At the end of May 2023, general counsel for the National Labor Relations Board (“NLRB”) – Jennifer Abruzzo – issued guidance that noncompete provisions contained in many employment agreements violate the National Labor Relations Act (“NLRA”) unless these provisions are tailored to special circumstances that justify the restrictions.
What are the NLRB and NLRA?
Put simply, the NLRB is a federal agency responsible for safeguarding employee rights.
A common misconception of the NLRB is that it only has jurisdiction over unionized workforces. But that is not true. The NLRB has broader jurisdiction than just labor organizations or unions. They also oversee private-sector employers, nonprofits, employee-owned businesses, and even nonunion businesses.
In 1935, Congress passed the National Labor Relations Act (“NLRA”). In so doing, Congress made it clear that it was the policy of the United States “to encourage collective bargaining by protecting workers’ full freedom of association.” The NLRA serves to protect workplace democracy and provide employees the right to seek better working conditions and representation.
What are Noncompete Provisions?
Noncompete provisions in contracts can take on many different forms. But generally, they are a contractual term between an employer and a worker that prevent the worker from working for a competing employer or starting a competing business. Employers generally use them to protect trade secrets.
And while they may protect a company’s trade secrets, they prevent workers from leaving jobs and decrease competition.
What is NLRB Guidance?
To be clear, NLRB guidance does not carry the force of law. As a brief refresher, laws are passed by the government or derived from judicial precedent. So, in this case, the guidance offered by the NLRB’s general counsel is meant only to inform those within the NLRB that, in her view, non-compete provisions in employment contracts and severance agreements violate the NLRA.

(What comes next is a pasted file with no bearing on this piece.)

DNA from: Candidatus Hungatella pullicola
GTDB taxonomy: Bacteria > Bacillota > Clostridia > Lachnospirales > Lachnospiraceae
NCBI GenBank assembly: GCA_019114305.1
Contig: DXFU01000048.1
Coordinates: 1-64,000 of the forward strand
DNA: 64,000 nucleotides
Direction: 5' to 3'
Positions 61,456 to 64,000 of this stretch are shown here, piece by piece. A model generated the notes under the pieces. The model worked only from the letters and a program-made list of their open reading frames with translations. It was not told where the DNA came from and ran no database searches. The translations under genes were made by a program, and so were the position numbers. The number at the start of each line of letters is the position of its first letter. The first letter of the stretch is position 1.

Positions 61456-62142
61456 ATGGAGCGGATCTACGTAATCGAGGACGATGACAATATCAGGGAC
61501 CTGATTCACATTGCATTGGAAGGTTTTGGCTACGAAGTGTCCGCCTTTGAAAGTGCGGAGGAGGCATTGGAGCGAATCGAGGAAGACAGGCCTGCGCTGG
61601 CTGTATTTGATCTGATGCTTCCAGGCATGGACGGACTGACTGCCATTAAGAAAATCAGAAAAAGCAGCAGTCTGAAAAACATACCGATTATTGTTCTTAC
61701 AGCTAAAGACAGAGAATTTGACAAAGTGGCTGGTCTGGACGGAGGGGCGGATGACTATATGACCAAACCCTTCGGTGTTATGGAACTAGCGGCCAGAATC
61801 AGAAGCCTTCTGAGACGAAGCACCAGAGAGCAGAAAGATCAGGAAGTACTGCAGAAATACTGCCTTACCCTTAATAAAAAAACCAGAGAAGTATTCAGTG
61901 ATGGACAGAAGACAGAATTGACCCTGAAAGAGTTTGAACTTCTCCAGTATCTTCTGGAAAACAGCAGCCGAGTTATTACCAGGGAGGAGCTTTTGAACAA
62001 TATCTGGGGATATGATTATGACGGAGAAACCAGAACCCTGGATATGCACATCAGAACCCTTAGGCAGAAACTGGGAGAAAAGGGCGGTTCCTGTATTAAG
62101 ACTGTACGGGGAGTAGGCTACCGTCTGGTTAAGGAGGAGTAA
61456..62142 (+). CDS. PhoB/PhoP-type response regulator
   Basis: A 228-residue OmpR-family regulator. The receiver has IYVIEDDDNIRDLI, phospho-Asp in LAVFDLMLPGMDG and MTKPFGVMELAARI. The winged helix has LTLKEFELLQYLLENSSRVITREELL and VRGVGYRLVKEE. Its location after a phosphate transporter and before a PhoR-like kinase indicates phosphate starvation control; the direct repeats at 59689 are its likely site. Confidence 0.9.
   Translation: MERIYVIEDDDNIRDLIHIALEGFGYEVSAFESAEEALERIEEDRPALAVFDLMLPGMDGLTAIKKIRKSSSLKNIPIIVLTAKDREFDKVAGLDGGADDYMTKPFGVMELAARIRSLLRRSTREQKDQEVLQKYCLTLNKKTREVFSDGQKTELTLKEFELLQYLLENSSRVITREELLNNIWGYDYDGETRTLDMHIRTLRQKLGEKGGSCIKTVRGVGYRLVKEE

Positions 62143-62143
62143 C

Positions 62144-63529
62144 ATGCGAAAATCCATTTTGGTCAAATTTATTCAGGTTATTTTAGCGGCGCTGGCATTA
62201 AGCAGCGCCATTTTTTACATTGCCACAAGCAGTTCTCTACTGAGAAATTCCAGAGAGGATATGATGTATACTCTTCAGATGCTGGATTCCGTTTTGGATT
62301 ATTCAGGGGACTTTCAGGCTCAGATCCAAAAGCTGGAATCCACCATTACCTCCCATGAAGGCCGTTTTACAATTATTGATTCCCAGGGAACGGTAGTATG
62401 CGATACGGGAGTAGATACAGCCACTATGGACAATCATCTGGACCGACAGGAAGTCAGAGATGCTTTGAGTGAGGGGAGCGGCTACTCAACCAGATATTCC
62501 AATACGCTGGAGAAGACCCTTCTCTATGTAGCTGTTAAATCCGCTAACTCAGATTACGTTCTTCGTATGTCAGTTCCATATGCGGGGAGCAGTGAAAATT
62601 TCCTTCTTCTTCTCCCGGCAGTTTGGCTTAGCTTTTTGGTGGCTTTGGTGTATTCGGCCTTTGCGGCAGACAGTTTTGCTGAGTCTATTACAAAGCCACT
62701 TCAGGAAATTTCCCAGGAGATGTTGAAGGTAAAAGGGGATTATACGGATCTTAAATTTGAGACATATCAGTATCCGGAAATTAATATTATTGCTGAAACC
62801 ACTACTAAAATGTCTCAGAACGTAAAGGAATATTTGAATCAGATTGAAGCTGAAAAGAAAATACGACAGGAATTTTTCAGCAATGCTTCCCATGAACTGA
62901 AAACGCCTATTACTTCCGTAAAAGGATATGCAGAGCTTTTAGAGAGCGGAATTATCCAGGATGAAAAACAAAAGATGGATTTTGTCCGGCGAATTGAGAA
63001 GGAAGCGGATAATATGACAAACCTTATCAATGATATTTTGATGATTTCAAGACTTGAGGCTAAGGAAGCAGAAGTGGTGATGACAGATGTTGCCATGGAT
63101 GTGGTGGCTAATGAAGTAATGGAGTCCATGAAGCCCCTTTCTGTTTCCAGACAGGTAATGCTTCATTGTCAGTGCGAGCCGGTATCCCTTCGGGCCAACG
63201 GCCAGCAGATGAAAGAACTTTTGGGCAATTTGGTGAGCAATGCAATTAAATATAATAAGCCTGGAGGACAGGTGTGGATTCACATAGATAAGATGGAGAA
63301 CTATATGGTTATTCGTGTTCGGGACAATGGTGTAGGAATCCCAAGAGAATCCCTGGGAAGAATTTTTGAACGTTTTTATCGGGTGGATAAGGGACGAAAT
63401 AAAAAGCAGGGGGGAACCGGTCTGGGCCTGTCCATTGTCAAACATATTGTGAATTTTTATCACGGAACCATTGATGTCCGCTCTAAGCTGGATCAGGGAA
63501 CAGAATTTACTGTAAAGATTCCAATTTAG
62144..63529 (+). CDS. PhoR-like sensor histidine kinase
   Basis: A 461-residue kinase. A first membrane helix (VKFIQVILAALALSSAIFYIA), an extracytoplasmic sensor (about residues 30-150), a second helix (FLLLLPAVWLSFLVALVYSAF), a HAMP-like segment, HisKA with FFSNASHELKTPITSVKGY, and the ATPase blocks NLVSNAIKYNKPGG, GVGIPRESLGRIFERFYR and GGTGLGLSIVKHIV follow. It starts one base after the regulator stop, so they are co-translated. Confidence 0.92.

However, while the guidance is not binding, it presents a theory that could be adopted by the NLRB as a whole and used to prosecute cases that come before the NRLB.
What are the Implications?
While the current guidance from the NLRB general counsel is not binding, it is important to note that the NLRB is not alone in its reasoning. There are a number of other agencies, like the Federal Trade Commission, that are classifying noncompete provisions in employment agreements as unfair methods of competition. Further still, there are a number of states, like California, that have even determined that such provisions are unenforceable as a matter of law. And even those states that do allow them, only allow them under a limited number of circumstances.
And so, if employers have such clauses in their employment agreements, they should seriously consider reviewing and revising such language, and maybe even removing it altogether. If they do not, the penalties could be more severe than just having the provision considered unenforceable. Employers could face harsh penalties if they are deemed to be promoting unfair business practices.
Are you unhappy with your current employer? See who is hiring at CyberCoders.com.
Thousands of full-time and remote jobs in every industry. Search jobs.
We'll find you the right candidate, fast. Get started.
Our recruiters connect people with great opportunities and help our clients build amazing teams. Learn more.